I support Hatter23’s approach. Ms Watson should have been confident enough to see the incident for what it was. Nevertheless, she used the incident as an example of male chauvinism within the atheist movement[1] I can hardly believe that she, like Dawkins, has been so far unaware of universally common, male behaviour nor that, given her intellect, she genuinely felt assaulted.

Set against real female oppression, savagery, and ill-treatment, this equates with being stoned to death by popcorn.

I do not know much about Ms Watson, but I now feel confident that she has an acute sense of victimisation that she sees as beneficial to her career.
 1. how often have we heard at WWGHA that atheists are like people who don’t collect stamps. As such, it is not remarkable that one or two less than gifted would-be lovers make crass remarks – how this can equate with atheism, I am not sure. Are there no awkard moments in Christianity, Buddhism, vegetarianism, the Democrat party, etc?
Title: Re: Richard Dawkins is not my hero
Post by: Hatter23 on September 06, 2013, 03:56:54 PM
I think that it is important to realise that Dawkins is a biologist and as such will have a fair idea about the mating rituals of the human species.

http://en.wikipedia.org/wiki/Rebecca_Watson#Elevator_incident has details and the subsequent reaction.

I support Hatter23’s approach. Ms Watson should have been confident enough to see the incident for what it was. Nevertheless, she used the incident as an example of male chauvinism within the atheist movement[1] I can hardly believe that she, like Dawkins, has been so far unaware of universally common, male behaviour nor that, given her intellect, she genuinely felt assaulted.

Set against real female oppression, savagery, and ill-treatment, this equates with being stoned to death by popcorn.

I do not know much about Ms Watson, but I now feel confident that she has an acute sense of victimisation that she sees as beneficial to her career.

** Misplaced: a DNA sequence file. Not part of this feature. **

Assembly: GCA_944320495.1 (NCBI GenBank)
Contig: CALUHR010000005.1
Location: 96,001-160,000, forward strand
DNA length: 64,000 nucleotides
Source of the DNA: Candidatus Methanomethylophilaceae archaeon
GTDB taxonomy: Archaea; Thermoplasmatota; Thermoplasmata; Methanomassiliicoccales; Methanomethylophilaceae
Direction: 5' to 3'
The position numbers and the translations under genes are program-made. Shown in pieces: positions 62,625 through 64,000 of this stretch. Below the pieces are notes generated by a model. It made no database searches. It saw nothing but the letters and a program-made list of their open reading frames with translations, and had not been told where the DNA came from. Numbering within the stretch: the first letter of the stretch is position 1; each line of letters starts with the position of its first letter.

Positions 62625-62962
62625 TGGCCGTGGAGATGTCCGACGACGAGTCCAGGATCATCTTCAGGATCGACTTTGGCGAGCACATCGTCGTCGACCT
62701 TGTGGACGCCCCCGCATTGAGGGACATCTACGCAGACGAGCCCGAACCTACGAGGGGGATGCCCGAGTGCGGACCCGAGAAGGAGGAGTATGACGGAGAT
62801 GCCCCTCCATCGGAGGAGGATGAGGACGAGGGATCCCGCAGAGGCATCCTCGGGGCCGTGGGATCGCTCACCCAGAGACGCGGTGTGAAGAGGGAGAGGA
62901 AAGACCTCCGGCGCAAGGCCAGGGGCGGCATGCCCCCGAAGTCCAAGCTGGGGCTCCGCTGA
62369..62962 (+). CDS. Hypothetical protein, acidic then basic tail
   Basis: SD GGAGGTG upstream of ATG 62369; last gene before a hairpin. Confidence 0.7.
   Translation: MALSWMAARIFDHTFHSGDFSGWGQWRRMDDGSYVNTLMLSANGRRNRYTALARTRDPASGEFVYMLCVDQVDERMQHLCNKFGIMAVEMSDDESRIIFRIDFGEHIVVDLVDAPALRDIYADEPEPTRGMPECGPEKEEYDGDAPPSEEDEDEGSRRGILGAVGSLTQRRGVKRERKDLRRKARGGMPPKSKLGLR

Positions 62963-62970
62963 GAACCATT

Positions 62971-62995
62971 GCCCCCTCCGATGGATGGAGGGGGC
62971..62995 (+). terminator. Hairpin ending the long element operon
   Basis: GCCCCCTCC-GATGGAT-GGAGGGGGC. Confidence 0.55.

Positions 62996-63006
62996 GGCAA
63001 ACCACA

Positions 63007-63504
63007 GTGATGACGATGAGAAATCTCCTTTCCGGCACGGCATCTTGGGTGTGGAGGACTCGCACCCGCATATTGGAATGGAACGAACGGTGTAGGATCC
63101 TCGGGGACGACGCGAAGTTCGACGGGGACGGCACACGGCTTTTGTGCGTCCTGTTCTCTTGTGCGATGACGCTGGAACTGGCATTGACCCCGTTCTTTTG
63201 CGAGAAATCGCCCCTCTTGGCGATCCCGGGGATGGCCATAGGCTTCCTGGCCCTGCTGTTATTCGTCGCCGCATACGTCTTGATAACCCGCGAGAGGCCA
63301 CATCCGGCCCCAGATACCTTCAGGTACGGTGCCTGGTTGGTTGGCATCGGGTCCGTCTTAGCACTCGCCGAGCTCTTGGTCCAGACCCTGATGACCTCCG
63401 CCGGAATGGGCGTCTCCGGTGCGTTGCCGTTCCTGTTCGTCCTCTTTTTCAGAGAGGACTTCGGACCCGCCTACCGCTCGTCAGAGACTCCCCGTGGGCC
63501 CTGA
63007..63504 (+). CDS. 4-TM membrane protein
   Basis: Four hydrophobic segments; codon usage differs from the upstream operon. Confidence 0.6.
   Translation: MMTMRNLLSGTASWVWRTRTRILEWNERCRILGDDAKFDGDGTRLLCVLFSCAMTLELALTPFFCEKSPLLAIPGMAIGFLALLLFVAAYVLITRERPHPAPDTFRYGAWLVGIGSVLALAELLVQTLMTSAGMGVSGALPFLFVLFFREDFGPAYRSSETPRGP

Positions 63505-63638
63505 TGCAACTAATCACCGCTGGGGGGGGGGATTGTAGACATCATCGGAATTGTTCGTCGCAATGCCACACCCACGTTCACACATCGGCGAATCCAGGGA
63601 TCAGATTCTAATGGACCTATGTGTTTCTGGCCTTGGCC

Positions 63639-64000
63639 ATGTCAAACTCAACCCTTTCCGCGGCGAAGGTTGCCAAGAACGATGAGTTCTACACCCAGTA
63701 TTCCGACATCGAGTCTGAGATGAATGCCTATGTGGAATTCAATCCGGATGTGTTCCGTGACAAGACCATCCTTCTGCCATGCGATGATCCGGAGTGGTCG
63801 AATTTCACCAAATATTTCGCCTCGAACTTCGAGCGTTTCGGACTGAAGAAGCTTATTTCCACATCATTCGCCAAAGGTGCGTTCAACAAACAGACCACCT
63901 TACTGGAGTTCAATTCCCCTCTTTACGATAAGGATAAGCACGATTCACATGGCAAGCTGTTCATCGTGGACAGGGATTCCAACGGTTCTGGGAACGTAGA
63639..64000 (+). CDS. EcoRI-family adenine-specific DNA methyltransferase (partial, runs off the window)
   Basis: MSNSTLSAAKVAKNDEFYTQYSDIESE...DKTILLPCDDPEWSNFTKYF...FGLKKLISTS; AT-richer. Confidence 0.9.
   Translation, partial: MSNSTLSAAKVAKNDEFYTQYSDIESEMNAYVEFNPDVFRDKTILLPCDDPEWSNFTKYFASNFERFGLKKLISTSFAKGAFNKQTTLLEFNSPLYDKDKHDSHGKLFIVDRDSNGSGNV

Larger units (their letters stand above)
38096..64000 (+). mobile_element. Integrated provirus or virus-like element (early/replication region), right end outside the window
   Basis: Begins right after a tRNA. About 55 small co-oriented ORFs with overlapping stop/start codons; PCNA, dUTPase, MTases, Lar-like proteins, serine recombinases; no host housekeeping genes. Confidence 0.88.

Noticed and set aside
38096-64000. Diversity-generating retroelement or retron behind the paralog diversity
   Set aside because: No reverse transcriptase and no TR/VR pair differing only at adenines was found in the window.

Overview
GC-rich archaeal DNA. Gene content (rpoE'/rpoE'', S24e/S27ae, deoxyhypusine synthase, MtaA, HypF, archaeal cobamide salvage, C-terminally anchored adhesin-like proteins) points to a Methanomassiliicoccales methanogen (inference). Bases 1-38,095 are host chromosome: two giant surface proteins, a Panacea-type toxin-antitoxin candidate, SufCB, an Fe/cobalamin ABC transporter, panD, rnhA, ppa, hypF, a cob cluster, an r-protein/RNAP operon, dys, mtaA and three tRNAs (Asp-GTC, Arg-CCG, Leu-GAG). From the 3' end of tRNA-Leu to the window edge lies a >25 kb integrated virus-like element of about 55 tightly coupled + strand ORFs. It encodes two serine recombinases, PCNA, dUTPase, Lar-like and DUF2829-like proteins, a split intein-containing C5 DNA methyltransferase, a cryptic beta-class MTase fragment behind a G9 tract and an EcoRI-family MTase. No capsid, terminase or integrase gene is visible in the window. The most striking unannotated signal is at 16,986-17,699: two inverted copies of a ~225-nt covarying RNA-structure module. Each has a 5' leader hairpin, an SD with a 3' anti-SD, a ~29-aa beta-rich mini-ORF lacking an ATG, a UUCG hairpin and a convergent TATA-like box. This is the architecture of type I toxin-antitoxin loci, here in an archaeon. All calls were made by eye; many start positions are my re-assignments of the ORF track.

1. how often have we heard at WWGHA that atheists are like people who don’t collect stamps. As such, it is not remarkable that one or two less than gifted would-be lovers make crass remarks – how this can equate with atheism, I am not sure. Are there no awkard moments in Christianity, Buddhism, vegetarianism, the Democrat party, etc?

Though given what her lecture was about, the man doing the hitting on her should have had a; "Hello, I'm Stupid" button pinned to his lapel in response.

Title: Re: Richard Dawkins is not my hero
Post by: LoriPinkAngel on September 06, 2013, 05:16:32 PM
I can hardly believe that she, like Dawkins, has been so far unaware of universally common, male behaviour nor that, given her intellect, she genuinely felt assaulted

She never claimed to feel assaulted.  The comment in question wasn't even the main part of her video.  All she said in reference to the incident was "Guys, don't do that."  I think she was just weary.  Weary that men never seem to have any boundaries when it comes to behavior toward women.  I don't want to re-quote her entire video or her response to Dawkins' comment.  Maybe few men can understand a woman's point of view.  Why should we accept boorishness as universally common, male behavior?  Guys, please, just don't do that!